If Beatrice is marked off for her purity, Orsino sees with unblinkered pragmatism the means of getting what he want. He stands in the middle of Cenci's perversity and Beatrice's purity as someone in deploying illicit means to serve his "good" intentions, so that
I shall be well content if on my conscience
There rest no heavier sin than what they suffer
From the devices of my love. 
If Orsino's strategizing here tends to reduce the sacred subtext to one of self-interest, he later imagines a secret unanimity that will guarantee his success with Beatrice:
Her father dead; her brother bound to me
By a dark secret, surer than the grave;
Her mother scared and unexpostulating
From the dread manner of her wish achieved. 
Orsino effectively wishes for the unaminity , through the mechanism of collective guilt, that is necessary to render murder not illegitimate, but a necessary foundation of community. Thus, in Orsino we have an interweaving of both economies of violence in the play: one that would mask it as a legitimate sacrifice for the common good, the other which would unmask it as driven by naked self-interest.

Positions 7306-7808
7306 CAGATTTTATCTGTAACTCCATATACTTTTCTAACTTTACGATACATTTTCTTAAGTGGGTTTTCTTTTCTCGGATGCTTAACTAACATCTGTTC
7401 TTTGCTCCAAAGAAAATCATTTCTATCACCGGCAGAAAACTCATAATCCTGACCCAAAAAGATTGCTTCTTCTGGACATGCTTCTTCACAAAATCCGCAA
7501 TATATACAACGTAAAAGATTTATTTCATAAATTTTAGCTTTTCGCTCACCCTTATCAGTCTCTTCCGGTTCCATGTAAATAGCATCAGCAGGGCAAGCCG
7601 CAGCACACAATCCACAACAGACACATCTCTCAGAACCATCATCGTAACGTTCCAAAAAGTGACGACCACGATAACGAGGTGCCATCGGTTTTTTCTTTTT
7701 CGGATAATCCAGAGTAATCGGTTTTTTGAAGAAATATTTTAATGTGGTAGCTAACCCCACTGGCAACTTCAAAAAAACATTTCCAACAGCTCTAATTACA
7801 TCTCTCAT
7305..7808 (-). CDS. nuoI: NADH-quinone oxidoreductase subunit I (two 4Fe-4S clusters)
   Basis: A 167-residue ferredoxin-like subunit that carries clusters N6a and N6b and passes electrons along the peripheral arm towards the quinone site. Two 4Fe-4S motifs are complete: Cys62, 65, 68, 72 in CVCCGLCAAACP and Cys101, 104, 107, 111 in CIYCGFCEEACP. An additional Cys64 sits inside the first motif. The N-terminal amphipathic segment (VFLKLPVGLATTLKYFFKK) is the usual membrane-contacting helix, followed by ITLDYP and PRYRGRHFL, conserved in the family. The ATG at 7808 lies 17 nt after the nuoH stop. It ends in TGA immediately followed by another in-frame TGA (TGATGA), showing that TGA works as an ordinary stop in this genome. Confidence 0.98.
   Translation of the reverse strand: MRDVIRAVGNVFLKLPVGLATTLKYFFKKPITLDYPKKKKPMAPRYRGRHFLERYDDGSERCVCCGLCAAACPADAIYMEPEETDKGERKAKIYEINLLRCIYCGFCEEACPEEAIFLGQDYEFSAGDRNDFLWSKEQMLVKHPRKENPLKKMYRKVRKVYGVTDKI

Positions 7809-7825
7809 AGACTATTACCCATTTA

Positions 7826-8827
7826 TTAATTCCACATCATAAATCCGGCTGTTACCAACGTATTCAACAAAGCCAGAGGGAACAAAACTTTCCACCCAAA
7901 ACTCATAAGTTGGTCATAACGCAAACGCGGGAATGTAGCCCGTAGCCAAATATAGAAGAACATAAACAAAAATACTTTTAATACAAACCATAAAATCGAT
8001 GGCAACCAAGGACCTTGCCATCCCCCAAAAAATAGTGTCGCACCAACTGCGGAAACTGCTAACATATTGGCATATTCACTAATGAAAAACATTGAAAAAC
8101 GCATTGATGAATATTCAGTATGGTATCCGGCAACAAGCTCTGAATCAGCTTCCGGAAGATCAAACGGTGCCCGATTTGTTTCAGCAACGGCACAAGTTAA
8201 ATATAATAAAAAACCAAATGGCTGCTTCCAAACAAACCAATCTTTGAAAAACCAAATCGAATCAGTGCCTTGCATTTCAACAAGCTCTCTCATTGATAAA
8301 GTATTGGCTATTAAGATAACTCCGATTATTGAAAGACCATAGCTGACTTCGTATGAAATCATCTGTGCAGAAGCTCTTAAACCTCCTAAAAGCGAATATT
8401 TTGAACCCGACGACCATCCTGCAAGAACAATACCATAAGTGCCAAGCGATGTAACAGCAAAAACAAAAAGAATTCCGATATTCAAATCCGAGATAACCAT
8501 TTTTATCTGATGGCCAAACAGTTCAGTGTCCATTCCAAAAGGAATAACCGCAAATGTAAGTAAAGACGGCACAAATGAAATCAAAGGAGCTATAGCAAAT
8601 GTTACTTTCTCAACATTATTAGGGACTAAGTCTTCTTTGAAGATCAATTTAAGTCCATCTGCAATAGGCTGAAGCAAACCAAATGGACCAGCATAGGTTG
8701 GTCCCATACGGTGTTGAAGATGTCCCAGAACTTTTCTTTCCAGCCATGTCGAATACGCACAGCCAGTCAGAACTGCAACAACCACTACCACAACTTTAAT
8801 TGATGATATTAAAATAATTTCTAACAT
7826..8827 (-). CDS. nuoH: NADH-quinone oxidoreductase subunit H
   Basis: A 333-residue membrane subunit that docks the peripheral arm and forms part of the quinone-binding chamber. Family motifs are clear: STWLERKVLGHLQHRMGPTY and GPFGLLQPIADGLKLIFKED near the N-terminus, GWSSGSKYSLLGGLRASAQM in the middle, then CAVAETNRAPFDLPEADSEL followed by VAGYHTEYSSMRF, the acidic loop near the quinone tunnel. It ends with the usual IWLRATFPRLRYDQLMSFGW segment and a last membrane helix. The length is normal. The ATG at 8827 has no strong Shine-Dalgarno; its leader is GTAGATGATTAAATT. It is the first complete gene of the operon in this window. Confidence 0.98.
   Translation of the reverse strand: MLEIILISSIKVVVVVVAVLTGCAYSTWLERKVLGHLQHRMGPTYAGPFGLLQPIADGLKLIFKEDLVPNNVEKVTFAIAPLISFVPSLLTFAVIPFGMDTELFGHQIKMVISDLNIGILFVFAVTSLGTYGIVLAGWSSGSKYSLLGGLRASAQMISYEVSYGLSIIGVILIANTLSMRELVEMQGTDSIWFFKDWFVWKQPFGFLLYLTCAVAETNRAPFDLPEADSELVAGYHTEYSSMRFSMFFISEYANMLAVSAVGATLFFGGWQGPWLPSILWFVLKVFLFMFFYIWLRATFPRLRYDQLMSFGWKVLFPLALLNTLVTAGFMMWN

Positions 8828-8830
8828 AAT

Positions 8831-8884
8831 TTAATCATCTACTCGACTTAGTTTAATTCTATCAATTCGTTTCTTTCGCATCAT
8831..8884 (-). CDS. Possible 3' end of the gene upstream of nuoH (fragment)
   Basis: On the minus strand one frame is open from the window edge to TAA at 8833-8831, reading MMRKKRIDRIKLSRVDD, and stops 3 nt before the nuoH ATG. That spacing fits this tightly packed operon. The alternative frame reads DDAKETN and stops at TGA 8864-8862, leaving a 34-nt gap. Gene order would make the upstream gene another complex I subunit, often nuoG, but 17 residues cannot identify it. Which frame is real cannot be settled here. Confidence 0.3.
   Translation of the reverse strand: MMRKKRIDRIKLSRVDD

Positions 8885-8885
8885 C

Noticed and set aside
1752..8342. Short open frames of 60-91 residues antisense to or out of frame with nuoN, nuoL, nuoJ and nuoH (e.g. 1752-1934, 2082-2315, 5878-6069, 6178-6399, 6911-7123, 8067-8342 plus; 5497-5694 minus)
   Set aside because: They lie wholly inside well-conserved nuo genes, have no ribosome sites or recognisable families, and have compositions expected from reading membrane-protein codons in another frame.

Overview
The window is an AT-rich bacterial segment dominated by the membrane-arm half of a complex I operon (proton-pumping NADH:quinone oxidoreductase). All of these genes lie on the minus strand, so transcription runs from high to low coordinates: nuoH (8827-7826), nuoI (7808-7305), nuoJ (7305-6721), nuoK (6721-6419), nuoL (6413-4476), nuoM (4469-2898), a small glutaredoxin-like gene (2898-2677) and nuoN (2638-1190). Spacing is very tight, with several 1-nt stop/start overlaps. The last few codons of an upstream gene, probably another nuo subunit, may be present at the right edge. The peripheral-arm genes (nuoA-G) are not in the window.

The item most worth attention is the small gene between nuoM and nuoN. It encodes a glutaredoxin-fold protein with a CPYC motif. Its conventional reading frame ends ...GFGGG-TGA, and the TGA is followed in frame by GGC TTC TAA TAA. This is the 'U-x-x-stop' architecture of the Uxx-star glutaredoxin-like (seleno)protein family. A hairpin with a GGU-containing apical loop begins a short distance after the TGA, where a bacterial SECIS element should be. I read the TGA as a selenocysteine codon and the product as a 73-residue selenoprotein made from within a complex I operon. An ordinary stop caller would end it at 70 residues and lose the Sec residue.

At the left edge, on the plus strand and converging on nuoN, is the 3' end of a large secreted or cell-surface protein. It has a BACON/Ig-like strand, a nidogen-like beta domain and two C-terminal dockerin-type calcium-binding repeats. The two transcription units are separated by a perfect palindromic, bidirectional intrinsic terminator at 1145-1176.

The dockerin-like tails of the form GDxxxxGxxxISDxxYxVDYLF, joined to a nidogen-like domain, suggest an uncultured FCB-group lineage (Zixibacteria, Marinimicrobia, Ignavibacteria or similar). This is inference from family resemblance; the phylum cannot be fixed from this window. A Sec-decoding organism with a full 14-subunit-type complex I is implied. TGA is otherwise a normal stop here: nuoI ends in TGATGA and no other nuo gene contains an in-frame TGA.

The doubleness of Orsino's motivation prefigures the problem that will be crucial in reading the play in ethical terms: the increasing identification of Beatrice with her apparent opposite, Count Cenci. Cenci has essentially made a monster out of himself, turning fatherhood into tyranny. Though he has been motivated by money in the persecution of his sons, his resolution to rape Beatrice shows that Cenci's believes his tyranny is taking a supernatural turn: he characterizes the act as "A deed which shall confound both night and day."  After the rape, Cenci believes he is the instrument of God's will. He says that just before he dies he "will pile up my silver and my gold; / My costly robes, paintings and tapestries; / . . . And make a bonfire of my joy, and leave / Of my possessions nothing but my name, " ending his action by resigning his soul "Into the hands of him who wielded it" as a scourge.  Even as Cenci imagines himself as a monstrous figure of God's revenge, he wishes to make a monster of Beatrice, so that to make her "Body and soul a monstrous lump of ruin."  Cenci utters these words as he awaits the final submission of Beatrice to his will, yet Beatrice does not immediately comply with this request. In her recovery, however, Beatrice too starts to becoming monstrously other, vowing that